The statistics and trends you see in the media about addiction and substance use can seem insurmountable. The well-resourced systems and institutions we’ve created to help families in their time of need don’t seem to be making a difference. How can a single person or family expect to reverse these trends or solve a challenge of this magnitude?

    For more information on advocacy and how to get involved in making critical change to help the millions of families impacted by substance use and addiction, visit these Partnership to End Addiction resources below:


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    Video #16: What is addiction advocacy? How to change the narrative and start making real progress

    In the next episode of our year-long video series, our host GloZell chats with experts and advocates with lived experience about how to change the narrative around addiction and substance use, and how we can erase the stigma that has prevented quality addiction treatment.

    Addiction impacts millions of families of all types. We know what quality treatment looks like, but for too many families, it’s out of reach. Families may be lured to low-quality treatment by false claims of success. They may lack money or enough insurance coverage to pay for treatment. And, they face a great deal of judgment and stigma when addiction is not treated as the health issue it is. Together, we can fix these problems.

    “When I got into recovery I didn’t even know that advocacy was a thing when it came to substance use disorder, addiction and overdose because of the prejudice and the stigma against people in recovery and families who are still struggling,” said Ryan Hampton, a nationally recognized author and advocate. “My advocacy journey didn’t start through my own nightmare journey in finding treatment but when I was watching my friends die. We could look at any other major health care issue in this country and know that progress doesn’t happen without people standing up, getting involved and speaking through to power.”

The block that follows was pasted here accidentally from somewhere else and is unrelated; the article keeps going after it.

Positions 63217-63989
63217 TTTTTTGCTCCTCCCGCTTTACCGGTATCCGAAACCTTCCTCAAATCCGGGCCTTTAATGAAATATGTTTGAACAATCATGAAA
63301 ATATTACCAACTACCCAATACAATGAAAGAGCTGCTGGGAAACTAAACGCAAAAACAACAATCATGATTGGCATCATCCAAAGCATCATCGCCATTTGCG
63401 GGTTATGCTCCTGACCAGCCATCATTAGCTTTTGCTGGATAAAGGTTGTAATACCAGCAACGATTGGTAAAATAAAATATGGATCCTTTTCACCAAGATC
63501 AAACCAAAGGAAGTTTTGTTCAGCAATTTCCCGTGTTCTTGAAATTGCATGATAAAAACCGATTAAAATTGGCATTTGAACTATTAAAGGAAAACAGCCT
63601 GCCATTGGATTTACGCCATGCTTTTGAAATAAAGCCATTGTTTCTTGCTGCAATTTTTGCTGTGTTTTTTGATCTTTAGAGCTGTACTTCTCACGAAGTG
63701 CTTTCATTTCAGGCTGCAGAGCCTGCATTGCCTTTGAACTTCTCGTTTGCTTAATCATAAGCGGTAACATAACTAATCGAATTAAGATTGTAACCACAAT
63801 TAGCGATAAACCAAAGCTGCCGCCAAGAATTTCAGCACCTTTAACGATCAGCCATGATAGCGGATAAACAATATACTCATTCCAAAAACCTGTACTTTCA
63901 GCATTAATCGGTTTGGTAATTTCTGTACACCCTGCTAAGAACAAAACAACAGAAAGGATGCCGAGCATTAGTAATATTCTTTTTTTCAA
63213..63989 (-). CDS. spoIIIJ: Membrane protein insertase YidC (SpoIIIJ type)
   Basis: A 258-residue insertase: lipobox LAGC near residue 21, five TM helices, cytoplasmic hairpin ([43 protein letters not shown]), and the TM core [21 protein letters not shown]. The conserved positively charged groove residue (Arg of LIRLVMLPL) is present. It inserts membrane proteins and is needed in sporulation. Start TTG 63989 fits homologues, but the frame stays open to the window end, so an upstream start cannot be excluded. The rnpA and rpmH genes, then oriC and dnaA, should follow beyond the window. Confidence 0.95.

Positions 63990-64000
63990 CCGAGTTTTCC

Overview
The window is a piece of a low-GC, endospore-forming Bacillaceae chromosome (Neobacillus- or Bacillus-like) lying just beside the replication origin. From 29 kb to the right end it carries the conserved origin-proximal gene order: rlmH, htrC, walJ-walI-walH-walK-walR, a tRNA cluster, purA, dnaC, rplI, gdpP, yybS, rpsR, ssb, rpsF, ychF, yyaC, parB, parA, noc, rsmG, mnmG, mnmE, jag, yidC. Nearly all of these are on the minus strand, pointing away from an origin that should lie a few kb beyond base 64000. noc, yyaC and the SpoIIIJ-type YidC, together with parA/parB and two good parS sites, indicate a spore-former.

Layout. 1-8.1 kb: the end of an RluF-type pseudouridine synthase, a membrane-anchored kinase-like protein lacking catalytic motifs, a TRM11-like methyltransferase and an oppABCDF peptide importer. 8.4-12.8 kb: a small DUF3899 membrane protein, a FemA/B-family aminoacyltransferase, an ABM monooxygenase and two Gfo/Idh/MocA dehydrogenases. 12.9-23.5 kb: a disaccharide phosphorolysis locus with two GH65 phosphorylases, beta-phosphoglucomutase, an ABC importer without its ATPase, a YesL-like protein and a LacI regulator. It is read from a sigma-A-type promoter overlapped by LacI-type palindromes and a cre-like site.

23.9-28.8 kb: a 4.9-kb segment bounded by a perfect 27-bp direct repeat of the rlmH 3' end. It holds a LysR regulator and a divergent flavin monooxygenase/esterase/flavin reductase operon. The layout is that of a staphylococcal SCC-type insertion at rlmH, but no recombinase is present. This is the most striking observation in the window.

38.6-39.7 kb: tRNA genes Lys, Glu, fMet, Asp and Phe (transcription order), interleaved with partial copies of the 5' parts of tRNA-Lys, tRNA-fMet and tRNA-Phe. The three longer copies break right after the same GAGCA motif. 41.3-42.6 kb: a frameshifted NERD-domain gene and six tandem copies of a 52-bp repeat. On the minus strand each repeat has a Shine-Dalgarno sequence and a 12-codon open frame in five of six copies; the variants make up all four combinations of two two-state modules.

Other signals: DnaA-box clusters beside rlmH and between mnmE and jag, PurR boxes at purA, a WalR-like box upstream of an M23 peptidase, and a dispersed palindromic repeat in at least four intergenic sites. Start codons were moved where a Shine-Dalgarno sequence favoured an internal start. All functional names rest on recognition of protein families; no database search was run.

For more information on advocacy and how to get involved in making critical change to help the millions of families impacted by substance use and addiction, visit these Partnership to End Addiction resources below:


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    Video #15: What is normal? Start talking with your family about substance use and addiction

    In the next episode of our year-long video series, our host GloZell chats with experts and advocates about what is normal teen behavior. They explore the pressures teens often face that may lead to substance use and addiction.

    We immunize. We require seat belts in the car and helmets while biking. We insist on sunscreen. We do just about everything we can to ensure that our kids are healthy, safe and primed for success. But when it comes to drinking alcohol or perhaps vaping and marijuana, why does it seem okay to shrug it off as “a rite of passage” or “just experimenting”?.

    “As a teacher, I know those learning moments don’t always happen along our timeline or fit nicely within our agenda,” says Jessica Lahey, a bestselling author and teacher. “When I talk about prevention, I make sure to tell parents that they have to talk about these issues openly and often because if you don’t say much about it and then sit your teen down for ‘the talk,’ they immediately shut down.”

    For more information on what is normal for your teen and how to stay connected, visit these Partnership to End Addiction resources below:

    • WEB: What is normal? – Why do teens drink and use substances?
    • WEB: Connecting with your child – Staying involved and keeping tabs on teens’ activities can be another way of demonstrating that you care and can help develop a stronger parent-teen relationship.
    • NEW TOOL: Substance Use Risk Assessment– Use our new tool to help you better understand the risks your child may face related to mental health, well-being, personality, family history, and their environment.